So far, unlike with SARS-CoV-2 in deer, we haven't seen signs of H5N1 transmitting efficiently in mammalian wildlife (possible, but unproven exceptions are in marine mammals). But once again, surveillance is extremely limited. 


For more on the risks from avian flu spilling over into wildlife, you may wish to revisit:


WOAH: Statement on Avian Influenza and Mammals


DJ...my view...You do not need human-to-human spread to end up in a "major H5N1" crisis. If insects, mammals can spread H5N1 we still could see a very high number of human H5N1 cases...the virus keeps mutating more with more cases...

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Post Options Post Options   Thanks (0) Thanks(0)   Quote Dutch Josh Quote  Post ReplyReply Direct Link To This Post Posted: March 11 2023 at 9:44pm

DJ, Another interesting story [url]https://www.thailandmedical.news/news/h5n1-news-domestic-cats-infected-with-h5n1-avian-flu-in-austria--eu-authorities-covering-up-sporadic-humans-infections-in-europe[/url] or https://www.thailandmedical.news/news/h5n1-news-domestic-cats-infected-with-h5n1-avian-flu-in-austria--eu-authorities-covering-up-sporadic-humans-infections-in-europe (TMN)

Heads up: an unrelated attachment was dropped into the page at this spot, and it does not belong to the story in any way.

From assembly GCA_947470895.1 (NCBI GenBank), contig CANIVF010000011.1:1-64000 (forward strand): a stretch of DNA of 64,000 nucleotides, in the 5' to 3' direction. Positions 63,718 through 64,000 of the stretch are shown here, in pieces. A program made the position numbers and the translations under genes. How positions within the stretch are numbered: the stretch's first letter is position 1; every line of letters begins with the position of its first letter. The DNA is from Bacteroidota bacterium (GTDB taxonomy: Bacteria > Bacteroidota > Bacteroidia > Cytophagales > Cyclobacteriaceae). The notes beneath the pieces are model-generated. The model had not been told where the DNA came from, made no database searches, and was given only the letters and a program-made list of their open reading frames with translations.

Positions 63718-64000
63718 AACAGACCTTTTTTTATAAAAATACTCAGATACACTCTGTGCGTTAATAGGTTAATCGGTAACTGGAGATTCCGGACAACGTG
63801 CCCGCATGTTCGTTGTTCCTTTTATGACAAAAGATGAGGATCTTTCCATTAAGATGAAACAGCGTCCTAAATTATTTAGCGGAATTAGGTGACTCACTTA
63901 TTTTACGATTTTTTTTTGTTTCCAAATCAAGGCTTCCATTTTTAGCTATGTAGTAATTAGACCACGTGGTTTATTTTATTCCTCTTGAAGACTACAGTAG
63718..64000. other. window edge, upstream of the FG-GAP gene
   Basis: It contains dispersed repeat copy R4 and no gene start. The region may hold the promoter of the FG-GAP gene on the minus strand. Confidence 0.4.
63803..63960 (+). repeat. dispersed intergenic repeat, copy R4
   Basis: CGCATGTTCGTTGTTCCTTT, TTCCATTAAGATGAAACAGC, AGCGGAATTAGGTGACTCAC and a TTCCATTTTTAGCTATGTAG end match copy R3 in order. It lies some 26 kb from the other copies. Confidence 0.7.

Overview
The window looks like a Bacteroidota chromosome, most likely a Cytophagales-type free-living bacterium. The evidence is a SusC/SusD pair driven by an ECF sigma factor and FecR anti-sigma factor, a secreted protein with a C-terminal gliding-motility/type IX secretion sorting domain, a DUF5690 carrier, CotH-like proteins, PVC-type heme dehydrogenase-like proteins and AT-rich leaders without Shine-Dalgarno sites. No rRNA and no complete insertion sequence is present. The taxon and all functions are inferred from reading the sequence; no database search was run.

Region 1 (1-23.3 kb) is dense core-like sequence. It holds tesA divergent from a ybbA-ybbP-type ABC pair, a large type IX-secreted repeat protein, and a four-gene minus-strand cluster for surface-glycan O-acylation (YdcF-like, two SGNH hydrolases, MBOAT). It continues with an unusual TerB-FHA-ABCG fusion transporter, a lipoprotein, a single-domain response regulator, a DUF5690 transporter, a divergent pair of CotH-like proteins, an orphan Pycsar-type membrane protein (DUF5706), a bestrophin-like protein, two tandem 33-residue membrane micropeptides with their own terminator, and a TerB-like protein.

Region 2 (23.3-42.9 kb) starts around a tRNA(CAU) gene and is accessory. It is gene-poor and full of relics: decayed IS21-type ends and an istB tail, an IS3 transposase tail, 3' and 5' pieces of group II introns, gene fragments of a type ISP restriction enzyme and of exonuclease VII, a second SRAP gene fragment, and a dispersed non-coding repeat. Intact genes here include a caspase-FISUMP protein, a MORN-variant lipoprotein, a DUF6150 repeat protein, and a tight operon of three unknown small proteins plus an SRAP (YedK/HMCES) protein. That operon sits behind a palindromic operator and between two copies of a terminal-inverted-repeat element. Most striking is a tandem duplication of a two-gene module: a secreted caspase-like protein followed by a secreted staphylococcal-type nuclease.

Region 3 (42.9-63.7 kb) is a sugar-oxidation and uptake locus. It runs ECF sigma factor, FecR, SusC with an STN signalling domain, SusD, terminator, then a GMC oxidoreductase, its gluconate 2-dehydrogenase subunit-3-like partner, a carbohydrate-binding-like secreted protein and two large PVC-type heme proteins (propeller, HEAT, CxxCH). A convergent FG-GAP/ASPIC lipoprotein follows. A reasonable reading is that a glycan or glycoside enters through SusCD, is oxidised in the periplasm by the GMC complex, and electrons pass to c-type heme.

In an animal shelter in Graz-Austria ([url]https://en.wikipedia.org/wiki/Arnold_Schwarzenegger[/url] or https://en.wikipedia.org/wiki/Arnold_Schwarzenegger was from that area) an H5N1 infected chicken infected three cats...There is also a claim for a North German cat testing positive for H5N1....

The TMN story claims possible human H5N1 cases on fruit farm workers in Poland, poultry farm workers in Romania (both not far from Ukraine...with lots of refugees)...

DJ, without proof it is "just a story"...but cats testing positive-catching H5N1 from a chicken in the same room is alarming...

[url]https://journals.asm.org/doi/10.1128/mbio.03621-22[/url] or https://journals.asm.org/doi/10.1128/mbio.03621-22 another study on CoViD in the 8 (?) million New York City rats living in the seawage system...Rats come in contact also with H5N1-infected bird droppings, dead animals with H5N1...if the H5N1-virus is spreading in cats it is only a matter of time before we find it in cats...